Generally speaking, we may summarize the secular-liberal philosophy of sex as follows:
- There is no such thing as objectively right and wrong actions, in general, and certainly not sex acts, in particular.
- All there is is desire.
- Human sexual desire is polymorphously diverse, like that of the good bonobos.
- Since desire is all that matters, morally speaking, and human sexual desire is polymorphously diverse, such diversity is not perverse and to be deplored, but marvelous and to be celebrated. Sodomy, transvestism, sex-change, prostitution, S&M, cruising, anonymous encounters in public toilets, extreme promiscuity, wife swapping, orgies—it’s all part of the “gorgeous mosaic” of American life.
Contrast this with the social-conservative philosophy of sex:
- Sex is not mainly about pleasure; it’s not even mainly about emotional closeness to another human soul. It’s mainly about procreation. That’s what it’s for; that’s why it exists.
- Therefore, heterosexuality is not just a numerically majority preference, it is biologically normative. The complementarity of the male and female bodies bespeaks a deep and objective truth about the human condition.
- Human sexuality is not morally neutral, for at least two reasons:
- First, because nothing about human beings is morally neutral. Human nature—unlike bonobo nature—has a spiritual dimension that transends our biology (or, better, is grounded in, and emerges out of, our biology). Therefore, all human acts, including sex acts, inevitably have a spiritual dimension.
- Second, because the future of our society—indeed, the future of the species—depends upon the strength of the bond between parents and children. While this bond is not limited by biology—adoptive parents are better than none—nevertheless, biology does normatively determine what this bond ought ideally to be. The ideal is for children to be raised by their natural parents.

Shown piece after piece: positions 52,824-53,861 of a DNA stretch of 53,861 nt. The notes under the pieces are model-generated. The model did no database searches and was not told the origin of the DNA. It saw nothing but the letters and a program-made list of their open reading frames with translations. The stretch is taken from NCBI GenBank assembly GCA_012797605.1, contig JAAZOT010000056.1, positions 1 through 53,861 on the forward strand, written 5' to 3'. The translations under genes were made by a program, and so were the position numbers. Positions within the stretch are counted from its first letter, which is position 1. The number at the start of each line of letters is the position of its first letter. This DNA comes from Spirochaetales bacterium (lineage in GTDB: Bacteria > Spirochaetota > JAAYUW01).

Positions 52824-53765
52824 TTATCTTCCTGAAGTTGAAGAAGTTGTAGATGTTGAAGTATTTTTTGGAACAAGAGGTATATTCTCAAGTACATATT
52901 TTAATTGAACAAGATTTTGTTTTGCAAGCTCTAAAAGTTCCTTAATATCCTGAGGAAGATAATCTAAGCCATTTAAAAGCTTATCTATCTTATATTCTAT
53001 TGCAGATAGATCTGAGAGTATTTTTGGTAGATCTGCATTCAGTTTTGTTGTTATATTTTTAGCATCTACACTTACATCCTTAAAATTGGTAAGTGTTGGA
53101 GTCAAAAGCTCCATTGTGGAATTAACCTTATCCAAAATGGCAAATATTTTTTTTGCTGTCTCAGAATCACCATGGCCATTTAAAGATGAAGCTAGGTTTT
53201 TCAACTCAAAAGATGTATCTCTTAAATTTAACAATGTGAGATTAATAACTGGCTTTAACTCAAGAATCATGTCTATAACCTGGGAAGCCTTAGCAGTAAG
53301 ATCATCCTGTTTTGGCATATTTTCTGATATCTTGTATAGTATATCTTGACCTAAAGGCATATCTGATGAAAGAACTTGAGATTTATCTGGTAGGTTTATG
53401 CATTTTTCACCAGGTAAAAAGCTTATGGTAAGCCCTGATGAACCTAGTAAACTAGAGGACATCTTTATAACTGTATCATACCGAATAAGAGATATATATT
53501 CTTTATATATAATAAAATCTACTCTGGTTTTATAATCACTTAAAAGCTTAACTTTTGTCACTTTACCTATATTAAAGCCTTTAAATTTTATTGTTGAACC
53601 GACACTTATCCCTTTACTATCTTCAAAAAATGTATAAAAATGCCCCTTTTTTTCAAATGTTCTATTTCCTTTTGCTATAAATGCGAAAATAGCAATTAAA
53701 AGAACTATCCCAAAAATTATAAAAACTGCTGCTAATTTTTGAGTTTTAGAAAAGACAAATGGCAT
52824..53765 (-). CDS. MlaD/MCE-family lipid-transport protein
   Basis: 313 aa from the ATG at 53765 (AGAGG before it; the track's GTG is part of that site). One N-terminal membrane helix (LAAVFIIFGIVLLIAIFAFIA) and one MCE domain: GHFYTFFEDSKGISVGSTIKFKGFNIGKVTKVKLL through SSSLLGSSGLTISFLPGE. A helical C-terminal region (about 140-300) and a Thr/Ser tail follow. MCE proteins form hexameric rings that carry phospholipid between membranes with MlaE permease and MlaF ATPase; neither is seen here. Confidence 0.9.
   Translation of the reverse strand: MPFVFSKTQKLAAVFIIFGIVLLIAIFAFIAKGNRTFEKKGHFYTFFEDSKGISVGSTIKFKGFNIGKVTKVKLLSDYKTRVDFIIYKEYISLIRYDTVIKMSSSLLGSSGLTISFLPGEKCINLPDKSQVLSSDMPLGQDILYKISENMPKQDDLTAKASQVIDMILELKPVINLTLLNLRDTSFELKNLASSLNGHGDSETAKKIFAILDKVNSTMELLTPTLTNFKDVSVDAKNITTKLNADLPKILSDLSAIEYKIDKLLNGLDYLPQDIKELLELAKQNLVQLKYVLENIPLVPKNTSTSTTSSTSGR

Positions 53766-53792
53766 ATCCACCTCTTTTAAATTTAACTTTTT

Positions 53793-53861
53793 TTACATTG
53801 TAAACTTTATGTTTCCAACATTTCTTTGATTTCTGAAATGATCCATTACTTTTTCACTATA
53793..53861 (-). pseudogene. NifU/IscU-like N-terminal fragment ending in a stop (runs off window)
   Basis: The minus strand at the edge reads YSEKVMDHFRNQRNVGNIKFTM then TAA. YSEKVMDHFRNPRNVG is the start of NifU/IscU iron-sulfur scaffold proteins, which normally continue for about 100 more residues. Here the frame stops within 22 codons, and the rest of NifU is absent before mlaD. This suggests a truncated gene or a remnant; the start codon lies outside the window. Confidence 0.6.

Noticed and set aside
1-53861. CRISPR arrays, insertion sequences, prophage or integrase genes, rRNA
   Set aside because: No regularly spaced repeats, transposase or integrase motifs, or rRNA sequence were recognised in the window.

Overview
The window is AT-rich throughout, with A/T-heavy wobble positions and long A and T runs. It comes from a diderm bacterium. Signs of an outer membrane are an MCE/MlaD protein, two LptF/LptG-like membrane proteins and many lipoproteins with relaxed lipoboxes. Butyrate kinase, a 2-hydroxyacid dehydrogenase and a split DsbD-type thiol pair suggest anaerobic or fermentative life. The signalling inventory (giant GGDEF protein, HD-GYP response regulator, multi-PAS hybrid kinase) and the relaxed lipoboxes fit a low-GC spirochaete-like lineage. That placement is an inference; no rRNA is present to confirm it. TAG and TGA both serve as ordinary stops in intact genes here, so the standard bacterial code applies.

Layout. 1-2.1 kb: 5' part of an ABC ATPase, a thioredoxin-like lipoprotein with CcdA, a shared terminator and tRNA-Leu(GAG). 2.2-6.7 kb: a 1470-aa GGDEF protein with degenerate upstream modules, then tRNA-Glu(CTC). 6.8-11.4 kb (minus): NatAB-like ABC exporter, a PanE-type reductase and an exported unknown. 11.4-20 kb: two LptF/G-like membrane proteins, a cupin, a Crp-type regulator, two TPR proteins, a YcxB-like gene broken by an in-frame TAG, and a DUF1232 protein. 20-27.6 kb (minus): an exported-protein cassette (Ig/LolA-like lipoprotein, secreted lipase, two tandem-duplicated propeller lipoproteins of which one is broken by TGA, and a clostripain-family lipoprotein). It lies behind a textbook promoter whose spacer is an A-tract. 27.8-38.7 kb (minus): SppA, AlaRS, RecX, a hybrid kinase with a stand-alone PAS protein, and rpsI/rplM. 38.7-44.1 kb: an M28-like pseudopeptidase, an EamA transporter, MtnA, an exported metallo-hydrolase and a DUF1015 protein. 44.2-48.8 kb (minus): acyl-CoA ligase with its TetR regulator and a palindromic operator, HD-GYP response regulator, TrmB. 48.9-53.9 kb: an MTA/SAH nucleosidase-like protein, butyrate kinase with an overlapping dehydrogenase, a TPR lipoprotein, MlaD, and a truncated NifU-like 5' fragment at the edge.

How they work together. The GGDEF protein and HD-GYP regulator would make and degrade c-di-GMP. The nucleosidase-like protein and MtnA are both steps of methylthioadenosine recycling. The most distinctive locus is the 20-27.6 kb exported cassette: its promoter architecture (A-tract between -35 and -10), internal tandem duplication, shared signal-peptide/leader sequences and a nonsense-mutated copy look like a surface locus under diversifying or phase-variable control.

Obviously, beyond any immediate, intuitive appeal they may have, both sets of assumptions would require lengthy defense in any proper analysis of the metaphysical basis for the legitimate interest of society in human sexual activity. This is not the place for such an analysis.
Having set forth and contrasted the two philosophies of sex, though, it should at least be clear that there is much to be said on the conservative side—that the social conservative viewpoint cannot just be dismissed out of hand by a rational person of good will.*
But what about Perry’s and the others’ specific charges? Isn’t it intuitively obvious that having “the government in the bedroom” is a bad thing? And isn’t that in itself sufficient cause to prefer the secular-liberal philosophy of sex?
Perhaps that might be the case—if the social-conservative philosophy of sex really did imply that we must have “the government in the bedroom.” Certainly, the prospect of police spying on us in our most intimate encounters is horrifying. And liberals naturally make use of this fact to charge conservatives, who are otherwise allergic to government intrusion, with hypocrisy.